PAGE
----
1. Ed (not Bystander)17 May 2010 at 13:15

    Maybe, just maybe, the new administration will make changes slowly and in a measured way, not sweepingly as laid out on the back of a fag packet. And you DON'T like this?

  2. Ed - thanks for the comment. I am far from advocating a "fag packet" approach to this. I prefer an approach which brings reform so that we have an elected second chamber within a sensible timescale - which may have to be as much as 10 years but hopefully no more.

    Reform of the House of Lords has been on/off the political agenda for almost 100 years now. The Parliament Act 1911 indicated the intention to bring about a second chamber constituted "on a popular instead of hereditary basis". Since then we have seen a number of reforms e.g. Parliament Act 1949; Life Peerage Act 1958; Peerage Act 1963 and the House of Lords Act 1999. All important changes but it has been a piecemeal approach.

    Considerable work was done to look at reform during the last parliament - see Report The proposed committee will have the benefit of this and other work.

    It is time now (after 100 years) that the real reform began. However, the proposed massive increase in peers (with grandfather rights) threatens the process.

    The time to make the needed reforms is during this parliament. There may not be another opportunity for many many years.

  3. Am happy to back reform of H of L but would like to see some way of keeping some of the cross-benchers and/or those of any party who have expertise - over and over again the real good sense in the field of criminal justicer comes from people like Lord Ramsbottom and Baroness Stern - what we need to be rid of are the party hacks. years - just follow their speeches

  4. Yes, the crossbenchers do bring a degree of non-party and often high-quality viewpoint to debate. Whether they will survive reform is an interesting question and may be why the coalition agreement refers to "wholly or mainly elected".

    In February 2003, the Commons almost voted for 80% elected. By 2005, they wanted 70% elected by STV. In March 2007, the vote was 305 to 267 in favour of 80% elected but was 337 to 224 favouring wholly elected. However, in March 2007, the Lords favoured wholly appointed. In July 2008, Jack Straw proposed 80-100% elected; one-third per general election.

    The views of crossbenchers may be seen here.

    It might well be a good idea to involve some Labour politicians in the proposed committee since this might lead to greater acceptance of the eventual proposal and demonstrate to the Lords the will of the Commons.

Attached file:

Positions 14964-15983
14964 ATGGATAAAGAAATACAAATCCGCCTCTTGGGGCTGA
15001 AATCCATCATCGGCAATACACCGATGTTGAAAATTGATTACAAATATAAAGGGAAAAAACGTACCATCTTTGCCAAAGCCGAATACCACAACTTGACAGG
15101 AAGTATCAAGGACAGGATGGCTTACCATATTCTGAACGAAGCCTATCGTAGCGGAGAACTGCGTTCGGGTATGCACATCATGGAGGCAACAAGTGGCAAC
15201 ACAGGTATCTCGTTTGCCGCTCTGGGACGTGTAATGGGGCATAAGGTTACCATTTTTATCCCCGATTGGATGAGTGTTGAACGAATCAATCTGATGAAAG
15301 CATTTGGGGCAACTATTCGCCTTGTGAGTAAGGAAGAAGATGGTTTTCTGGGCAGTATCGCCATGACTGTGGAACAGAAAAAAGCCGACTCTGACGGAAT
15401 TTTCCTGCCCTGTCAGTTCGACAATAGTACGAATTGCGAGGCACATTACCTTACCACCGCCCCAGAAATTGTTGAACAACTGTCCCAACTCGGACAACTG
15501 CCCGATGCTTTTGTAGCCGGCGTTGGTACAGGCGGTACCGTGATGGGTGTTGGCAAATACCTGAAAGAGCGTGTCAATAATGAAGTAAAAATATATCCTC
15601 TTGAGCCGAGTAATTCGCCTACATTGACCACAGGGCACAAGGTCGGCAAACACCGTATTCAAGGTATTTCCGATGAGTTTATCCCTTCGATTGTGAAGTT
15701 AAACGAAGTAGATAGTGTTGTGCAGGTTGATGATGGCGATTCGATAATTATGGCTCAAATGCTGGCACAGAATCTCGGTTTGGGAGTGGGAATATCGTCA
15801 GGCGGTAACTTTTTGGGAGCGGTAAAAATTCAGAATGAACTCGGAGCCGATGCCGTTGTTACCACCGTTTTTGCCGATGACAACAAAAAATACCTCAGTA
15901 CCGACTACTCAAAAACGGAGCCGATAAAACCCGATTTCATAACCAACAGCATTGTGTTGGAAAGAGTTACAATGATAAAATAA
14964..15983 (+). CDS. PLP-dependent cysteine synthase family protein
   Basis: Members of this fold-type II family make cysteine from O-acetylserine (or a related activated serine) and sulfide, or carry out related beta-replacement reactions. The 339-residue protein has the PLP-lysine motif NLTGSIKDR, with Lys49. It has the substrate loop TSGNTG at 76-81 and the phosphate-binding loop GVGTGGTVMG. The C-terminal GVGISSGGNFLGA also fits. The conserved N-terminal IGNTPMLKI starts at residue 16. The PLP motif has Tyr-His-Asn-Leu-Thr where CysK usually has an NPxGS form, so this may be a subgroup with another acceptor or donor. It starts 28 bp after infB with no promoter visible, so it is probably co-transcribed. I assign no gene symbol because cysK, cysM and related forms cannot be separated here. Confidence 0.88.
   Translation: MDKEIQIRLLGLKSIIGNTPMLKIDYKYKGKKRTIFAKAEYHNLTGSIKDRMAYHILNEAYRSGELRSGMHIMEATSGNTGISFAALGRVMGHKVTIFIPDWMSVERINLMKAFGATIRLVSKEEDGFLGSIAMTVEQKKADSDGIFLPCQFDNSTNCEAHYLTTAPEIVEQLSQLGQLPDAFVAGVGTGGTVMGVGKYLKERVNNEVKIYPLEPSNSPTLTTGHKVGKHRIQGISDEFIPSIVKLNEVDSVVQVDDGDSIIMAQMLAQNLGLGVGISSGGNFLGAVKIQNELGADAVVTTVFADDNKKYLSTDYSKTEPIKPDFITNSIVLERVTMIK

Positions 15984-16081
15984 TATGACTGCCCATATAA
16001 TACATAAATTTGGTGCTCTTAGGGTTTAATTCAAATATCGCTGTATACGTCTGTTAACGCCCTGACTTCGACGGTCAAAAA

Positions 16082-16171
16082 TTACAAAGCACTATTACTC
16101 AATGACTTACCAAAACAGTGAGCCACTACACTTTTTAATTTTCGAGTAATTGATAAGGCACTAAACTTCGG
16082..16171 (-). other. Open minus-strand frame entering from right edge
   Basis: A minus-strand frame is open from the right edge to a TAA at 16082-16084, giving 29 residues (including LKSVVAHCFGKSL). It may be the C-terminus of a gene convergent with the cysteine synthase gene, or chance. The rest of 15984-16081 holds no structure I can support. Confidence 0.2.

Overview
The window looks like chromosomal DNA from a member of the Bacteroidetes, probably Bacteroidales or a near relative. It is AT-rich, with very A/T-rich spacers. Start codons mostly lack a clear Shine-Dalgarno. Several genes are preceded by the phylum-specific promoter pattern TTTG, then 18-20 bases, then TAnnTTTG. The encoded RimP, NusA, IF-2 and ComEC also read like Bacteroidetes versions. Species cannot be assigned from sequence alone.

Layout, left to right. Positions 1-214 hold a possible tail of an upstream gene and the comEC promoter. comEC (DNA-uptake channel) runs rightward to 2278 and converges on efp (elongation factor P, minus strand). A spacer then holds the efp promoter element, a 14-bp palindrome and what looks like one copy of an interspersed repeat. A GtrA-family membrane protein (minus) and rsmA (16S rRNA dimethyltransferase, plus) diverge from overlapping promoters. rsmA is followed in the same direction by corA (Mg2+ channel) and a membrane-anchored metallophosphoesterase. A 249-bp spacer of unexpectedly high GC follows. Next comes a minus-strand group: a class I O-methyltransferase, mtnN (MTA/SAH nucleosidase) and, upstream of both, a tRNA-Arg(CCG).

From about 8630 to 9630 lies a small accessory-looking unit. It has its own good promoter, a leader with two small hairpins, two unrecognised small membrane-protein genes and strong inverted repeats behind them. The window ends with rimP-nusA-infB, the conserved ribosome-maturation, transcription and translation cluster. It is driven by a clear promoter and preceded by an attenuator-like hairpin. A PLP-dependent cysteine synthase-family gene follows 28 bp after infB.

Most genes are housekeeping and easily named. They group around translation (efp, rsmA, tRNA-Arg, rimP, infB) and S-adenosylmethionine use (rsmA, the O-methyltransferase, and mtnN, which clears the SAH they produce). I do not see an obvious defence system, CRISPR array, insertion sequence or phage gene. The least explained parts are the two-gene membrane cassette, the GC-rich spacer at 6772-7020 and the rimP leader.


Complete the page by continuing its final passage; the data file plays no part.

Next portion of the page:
I think the names of the houses will need to change. Lords and Commons reflects a time which has passed. Senate and Representatives would be acceptable (as in Australia). New Zealand just has Representatives. Canada has Commons and Senate.

  5. I think a single long tenure is a good idea, to promote independence from parties, but I don't think 12 years is long enough. I would be happy to see people aged 45 to 60 appointed or elected for a 25 year tenure. That sort of long collective memory is needed.

    I would suggest that a fifth of the house should be elected every four or five years, or a similar rule. In this way the system could be phased in over a similarly long period.

    I don't think any form of national party list system such as STV or AV+ is suitable - they may as well simply appoint peers, since the party lists will determine most of the seats. (STV is not in theory a party-list system, but in practice it operates like one.)

    My favoured method would be geographically/regionally based, multi-member constituency approval votes. I.e. where each elector has as many votes as there are open seats, but can vote for each candidate only once.

    There would be plenty of scope for non-partisan individuals with particular expertise or fame to be elected on an individual basis.

    I would continue to call the place The House of Lords, granting each elected Lord or Lady a life peerage.

    I would abolish hereditary peerages, either converting them all to life peerages, or with a rule that anyone born after the act comes into force cannot inherit a peerage.